OEMs’ eligibility for Russian state support, including tax breaks on components imports, will be determined from 2019 via a new points-based system to estimate vehicle localisation levels, the country’s Industry and Trade Ministry announced at the beginning of August.
The new system will replace the percentage-based model used for more than a decade under the country’s outgoing industrial assembly agreements, also known as Regulation 166 agreements.
The government will provide state support only to OEMs whose finished vehicles are deemed to be of Russian origin, which will depend upon them scoring at least 100 points under the new system in 2019 and 150 points by 2025, the ministry confirmed.
Points will be awarded for localising the supply of certain components. Localised engines or transmissions used in finished vehicle assembly, for instance, will be worth 40 points. OEMs running a research and development business in Russia will score an additional 20 points; and a further 20 points will be granted to those using localised aluminium or electronic systems in their vehicles.
The new approach is expected to encourage OEMs to invest in localising what the ministry refers to as “critically important components”.
Volkswagen, Renault and Ford Sollers (pictured) have already localised production of engines and the ministry expects they will now begin investing to produce other components including transmissions and control systems in Russia, it said.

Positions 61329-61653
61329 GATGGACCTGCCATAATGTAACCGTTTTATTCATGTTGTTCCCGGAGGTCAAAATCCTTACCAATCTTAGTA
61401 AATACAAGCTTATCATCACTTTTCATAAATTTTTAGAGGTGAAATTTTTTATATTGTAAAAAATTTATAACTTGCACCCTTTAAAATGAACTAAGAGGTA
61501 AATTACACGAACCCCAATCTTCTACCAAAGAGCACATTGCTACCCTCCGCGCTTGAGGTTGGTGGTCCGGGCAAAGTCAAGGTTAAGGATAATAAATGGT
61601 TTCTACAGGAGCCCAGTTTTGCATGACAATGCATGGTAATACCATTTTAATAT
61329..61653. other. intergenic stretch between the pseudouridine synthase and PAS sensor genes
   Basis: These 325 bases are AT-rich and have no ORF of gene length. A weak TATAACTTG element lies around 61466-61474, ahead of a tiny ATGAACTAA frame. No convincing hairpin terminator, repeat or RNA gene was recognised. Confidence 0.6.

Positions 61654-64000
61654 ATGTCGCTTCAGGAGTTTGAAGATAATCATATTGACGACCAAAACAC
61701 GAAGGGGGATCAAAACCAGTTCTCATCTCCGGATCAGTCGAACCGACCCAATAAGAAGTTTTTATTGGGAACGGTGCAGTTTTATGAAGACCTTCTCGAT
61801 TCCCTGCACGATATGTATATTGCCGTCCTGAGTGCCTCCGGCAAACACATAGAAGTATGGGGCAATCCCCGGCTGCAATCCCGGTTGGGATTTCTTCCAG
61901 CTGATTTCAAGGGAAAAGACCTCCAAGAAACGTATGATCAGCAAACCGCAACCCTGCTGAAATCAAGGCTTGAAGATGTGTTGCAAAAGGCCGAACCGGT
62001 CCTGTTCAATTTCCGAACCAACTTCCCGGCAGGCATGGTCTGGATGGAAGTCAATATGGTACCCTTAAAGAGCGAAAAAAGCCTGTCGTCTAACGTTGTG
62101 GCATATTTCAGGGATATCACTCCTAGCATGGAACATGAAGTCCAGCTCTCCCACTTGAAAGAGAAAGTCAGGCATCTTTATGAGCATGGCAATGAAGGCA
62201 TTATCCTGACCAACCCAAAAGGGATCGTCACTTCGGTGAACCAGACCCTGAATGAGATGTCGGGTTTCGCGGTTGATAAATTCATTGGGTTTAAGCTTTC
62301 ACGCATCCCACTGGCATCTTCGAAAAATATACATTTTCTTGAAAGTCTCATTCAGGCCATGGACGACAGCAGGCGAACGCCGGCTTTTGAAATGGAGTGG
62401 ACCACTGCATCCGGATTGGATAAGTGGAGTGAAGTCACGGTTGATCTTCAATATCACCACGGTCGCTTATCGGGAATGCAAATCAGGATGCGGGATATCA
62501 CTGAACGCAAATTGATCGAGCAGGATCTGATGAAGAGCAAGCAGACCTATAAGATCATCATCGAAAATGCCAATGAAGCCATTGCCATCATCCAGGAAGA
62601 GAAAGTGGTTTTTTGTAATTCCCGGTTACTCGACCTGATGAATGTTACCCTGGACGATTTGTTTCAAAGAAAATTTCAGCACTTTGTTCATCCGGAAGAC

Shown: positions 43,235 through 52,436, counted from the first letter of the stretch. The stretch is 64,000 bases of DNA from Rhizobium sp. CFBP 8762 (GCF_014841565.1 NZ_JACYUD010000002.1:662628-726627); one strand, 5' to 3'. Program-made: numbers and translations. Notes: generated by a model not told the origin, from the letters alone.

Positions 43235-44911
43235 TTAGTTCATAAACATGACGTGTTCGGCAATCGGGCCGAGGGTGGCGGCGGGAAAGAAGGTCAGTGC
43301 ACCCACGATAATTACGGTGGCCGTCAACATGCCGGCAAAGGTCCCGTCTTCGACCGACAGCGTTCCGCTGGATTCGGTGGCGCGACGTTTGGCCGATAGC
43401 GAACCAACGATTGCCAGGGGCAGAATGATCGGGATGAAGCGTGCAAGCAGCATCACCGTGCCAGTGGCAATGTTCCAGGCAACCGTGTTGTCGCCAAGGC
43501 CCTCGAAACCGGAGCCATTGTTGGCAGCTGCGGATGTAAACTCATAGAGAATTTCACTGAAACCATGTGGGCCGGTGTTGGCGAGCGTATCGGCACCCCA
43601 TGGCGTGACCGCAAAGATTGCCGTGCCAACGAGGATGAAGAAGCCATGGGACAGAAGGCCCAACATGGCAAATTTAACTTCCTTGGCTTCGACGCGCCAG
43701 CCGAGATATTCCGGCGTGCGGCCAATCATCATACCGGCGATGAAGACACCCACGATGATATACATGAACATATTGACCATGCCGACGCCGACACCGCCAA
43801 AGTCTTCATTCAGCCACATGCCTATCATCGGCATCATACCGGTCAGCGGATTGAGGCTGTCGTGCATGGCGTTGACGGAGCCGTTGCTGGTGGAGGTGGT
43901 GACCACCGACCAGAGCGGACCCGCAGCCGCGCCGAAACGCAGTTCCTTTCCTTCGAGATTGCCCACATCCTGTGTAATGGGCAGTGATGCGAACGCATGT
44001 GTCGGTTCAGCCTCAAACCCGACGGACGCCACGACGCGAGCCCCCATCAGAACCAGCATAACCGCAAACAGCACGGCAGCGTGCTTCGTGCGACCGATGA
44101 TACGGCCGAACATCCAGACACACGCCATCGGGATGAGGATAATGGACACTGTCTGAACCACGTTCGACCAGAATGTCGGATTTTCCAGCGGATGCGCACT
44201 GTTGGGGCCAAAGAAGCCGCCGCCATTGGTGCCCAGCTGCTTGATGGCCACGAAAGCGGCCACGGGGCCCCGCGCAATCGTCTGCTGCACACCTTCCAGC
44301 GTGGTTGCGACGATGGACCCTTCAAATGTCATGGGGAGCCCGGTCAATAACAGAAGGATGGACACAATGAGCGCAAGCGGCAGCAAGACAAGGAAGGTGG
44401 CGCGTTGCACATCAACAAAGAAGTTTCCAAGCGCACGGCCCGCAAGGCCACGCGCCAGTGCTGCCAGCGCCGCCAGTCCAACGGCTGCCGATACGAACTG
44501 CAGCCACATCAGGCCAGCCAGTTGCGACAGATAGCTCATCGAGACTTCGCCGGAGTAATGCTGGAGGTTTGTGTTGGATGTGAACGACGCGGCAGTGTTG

Achieving the required levels of localisation will involve different levels of investment for different carmakers, conceded the ministry, as they are all at different levels of localisation currently.
The Russian government has not revealed exactly what kind of state support it will be providing to OEMs whose vehicles meet the criteria to be deemed of Russian origin. But the ministry has said that breaks on import duties for automotive components must be abolished for good to meet the obligations Russia took on as part of its WTO (World Trade Organization) membership.
The ministry has recently designed and published a draft decree, however, proposing to compensate OEMs for up to 90% of the costs faced by assembly plants as a result of the increased import duties. This measure has yet to be adopted and it is unclear whether it would apply only to companies meeting the requirements of the new points-based system.
Russian newspaper Kommesant has suggested most OEMs feel discouraged by the new requirements. OEMs cannot generally see how it will be economically feasible to localise engine or transmission supplies further while both domestic and international demand for vehicles remains lower than government expectations, it said, despite a recent recovery. The newspaper also went on to suggest that only the Renault-Nissan-Avtovaz alliance would actually be able to exceed the new localisation targets.